The book is well written and meticulously researched. Segre and Hoerlin do a great job of bringing Fermi to life in an easily readable fashion. Fermi was one of the greats in the field of physics at a time of many great men such as Lawrence, Oppenheimer and Einstein. I was most interested in the descriptions of life in Italy from 1900 to 1939. The authors did an excellent job in bringing these years to life.

The book is about ten and half hours long. Tim Campbell does a good job narratoring the book. Campbell is a voice over artist and audiobook narrator.

7 of 8 people found this review helpful

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  • Anonymous User
  • 23-05-17

Beautiful!

I just loved this audiobook. Very interesting, both the science part and the story of the Popes life. Highly recomend it.

5 of 6 people found this review helpful

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  • Mark Morris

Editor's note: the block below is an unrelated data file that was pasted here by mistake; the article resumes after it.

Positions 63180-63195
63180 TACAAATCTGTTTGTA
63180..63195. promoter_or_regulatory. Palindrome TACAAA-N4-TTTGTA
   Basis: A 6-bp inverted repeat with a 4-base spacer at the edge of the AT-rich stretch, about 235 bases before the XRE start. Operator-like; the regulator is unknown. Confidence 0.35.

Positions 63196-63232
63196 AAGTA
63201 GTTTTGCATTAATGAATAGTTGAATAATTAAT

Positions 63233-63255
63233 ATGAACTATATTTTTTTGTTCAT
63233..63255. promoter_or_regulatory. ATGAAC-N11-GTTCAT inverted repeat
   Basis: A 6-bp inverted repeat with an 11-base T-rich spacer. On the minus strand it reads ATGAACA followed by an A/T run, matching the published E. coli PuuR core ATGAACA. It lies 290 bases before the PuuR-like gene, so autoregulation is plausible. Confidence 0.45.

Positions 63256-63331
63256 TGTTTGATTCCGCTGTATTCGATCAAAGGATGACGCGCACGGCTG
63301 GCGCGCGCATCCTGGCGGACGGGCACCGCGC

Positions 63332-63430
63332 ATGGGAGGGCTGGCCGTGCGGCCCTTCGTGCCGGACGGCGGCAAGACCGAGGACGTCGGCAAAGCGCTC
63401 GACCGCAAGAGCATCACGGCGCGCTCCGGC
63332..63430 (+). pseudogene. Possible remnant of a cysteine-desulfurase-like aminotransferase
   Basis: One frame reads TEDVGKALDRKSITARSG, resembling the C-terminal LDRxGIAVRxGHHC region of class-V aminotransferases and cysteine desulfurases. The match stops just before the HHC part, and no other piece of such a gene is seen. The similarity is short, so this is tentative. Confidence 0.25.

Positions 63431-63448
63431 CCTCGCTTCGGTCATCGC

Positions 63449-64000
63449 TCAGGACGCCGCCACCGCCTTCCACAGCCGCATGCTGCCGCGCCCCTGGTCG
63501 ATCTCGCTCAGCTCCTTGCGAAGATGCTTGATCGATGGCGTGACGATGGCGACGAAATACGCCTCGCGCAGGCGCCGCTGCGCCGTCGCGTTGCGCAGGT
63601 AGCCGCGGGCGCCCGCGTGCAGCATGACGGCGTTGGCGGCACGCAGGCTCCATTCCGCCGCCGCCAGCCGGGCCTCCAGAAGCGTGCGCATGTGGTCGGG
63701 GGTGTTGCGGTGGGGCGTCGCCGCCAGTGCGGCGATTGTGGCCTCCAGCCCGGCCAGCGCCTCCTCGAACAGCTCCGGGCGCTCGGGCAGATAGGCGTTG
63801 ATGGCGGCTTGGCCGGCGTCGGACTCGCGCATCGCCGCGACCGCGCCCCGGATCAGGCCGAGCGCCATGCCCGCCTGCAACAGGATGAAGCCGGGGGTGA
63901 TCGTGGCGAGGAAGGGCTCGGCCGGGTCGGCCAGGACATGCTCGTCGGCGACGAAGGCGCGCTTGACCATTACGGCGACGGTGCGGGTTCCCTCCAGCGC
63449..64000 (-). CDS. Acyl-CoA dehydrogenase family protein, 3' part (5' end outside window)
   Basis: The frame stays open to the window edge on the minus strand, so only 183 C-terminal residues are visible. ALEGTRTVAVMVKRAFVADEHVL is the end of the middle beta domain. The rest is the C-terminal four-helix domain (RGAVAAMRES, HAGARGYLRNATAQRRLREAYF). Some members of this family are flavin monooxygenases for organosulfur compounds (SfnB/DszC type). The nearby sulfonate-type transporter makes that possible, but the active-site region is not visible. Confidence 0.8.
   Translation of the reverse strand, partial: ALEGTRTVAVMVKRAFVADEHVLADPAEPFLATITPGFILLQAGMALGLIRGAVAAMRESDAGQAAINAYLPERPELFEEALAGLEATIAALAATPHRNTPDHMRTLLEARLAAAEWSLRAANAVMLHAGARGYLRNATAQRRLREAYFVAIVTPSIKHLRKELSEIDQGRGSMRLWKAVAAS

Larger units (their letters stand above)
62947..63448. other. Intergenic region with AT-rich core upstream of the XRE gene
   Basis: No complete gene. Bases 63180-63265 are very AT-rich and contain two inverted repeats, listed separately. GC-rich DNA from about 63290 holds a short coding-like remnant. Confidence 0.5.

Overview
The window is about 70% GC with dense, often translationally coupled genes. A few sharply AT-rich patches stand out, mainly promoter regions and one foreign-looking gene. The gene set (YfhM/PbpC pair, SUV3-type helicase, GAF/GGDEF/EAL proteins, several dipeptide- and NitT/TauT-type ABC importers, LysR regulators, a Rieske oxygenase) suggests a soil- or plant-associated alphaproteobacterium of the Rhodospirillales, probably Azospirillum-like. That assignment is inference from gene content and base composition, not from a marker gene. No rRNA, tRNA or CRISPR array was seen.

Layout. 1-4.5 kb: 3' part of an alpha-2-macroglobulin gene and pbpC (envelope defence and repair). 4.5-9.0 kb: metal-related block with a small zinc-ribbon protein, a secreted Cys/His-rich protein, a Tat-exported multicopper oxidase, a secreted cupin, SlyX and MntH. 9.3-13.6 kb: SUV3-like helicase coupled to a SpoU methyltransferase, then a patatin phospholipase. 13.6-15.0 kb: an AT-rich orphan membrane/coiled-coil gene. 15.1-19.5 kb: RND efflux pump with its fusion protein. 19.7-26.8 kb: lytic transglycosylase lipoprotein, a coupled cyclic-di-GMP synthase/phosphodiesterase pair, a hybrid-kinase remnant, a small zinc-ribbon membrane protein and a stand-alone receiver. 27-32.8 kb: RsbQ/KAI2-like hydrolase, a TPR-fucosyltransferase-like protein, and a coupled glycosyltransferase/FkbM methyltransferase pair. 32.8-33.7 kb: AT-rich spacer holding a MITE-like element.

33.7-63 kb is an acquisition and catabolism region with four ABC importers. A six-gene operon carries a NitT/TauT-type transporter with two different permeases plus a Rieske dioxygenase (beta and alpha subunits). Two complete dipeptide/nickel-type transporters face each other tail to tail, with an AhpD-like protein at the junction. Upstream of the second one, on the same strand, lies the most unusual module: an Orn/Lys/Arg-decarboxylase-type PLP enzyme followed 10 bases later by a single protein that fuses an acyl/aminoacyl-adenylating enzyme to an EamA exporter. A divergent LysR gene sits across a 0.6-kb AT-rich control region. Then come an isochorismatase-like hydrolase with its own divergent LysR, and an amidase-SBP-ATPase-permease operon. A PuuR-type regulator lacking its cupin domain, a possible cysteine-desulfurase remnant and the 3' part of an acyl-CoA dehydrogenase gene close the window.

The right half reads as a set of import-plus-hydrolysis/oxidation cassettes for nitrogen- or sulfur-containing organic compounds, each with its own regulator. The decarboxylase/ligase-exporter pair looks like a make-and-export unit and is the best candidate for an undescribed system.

• 13-08-18

Too much useless detail, not enough physics

For me, this book had too much detail about trivial stuffer fluff and not enough detail about physics. I think the authors were too closely associated with Fermi, and especially his spouse, Laura.

1 of 1 people found this review helpful

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  • julio mendez
  • 24-06-17

The man behind the myth.

This was a great read; fusing Fermi's personal turmoils, world politics and the events that created the nuclear age, all connected through the Pope's resolute and steady composition.

1 of 1 people found this review helpful

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  • chemprof
  • 23-04-17

nice bipgraphy, some good physics!

really enjpyed it, got to know the great physicist, appreciate his role in neutron discovery, and neitrino!

1 of 1 people found this review helpful

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  • Mark D. Schnittman
  • 24-09-19

Great biography of a great man

This was a surprisingly good book. The story is well written, and the narration is also high quality. Recommended.

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  • bookworm
  • 31-03-19

terrific!

loved reading this! extremely intriguing and interesting. It's a treat for every science noob to a geek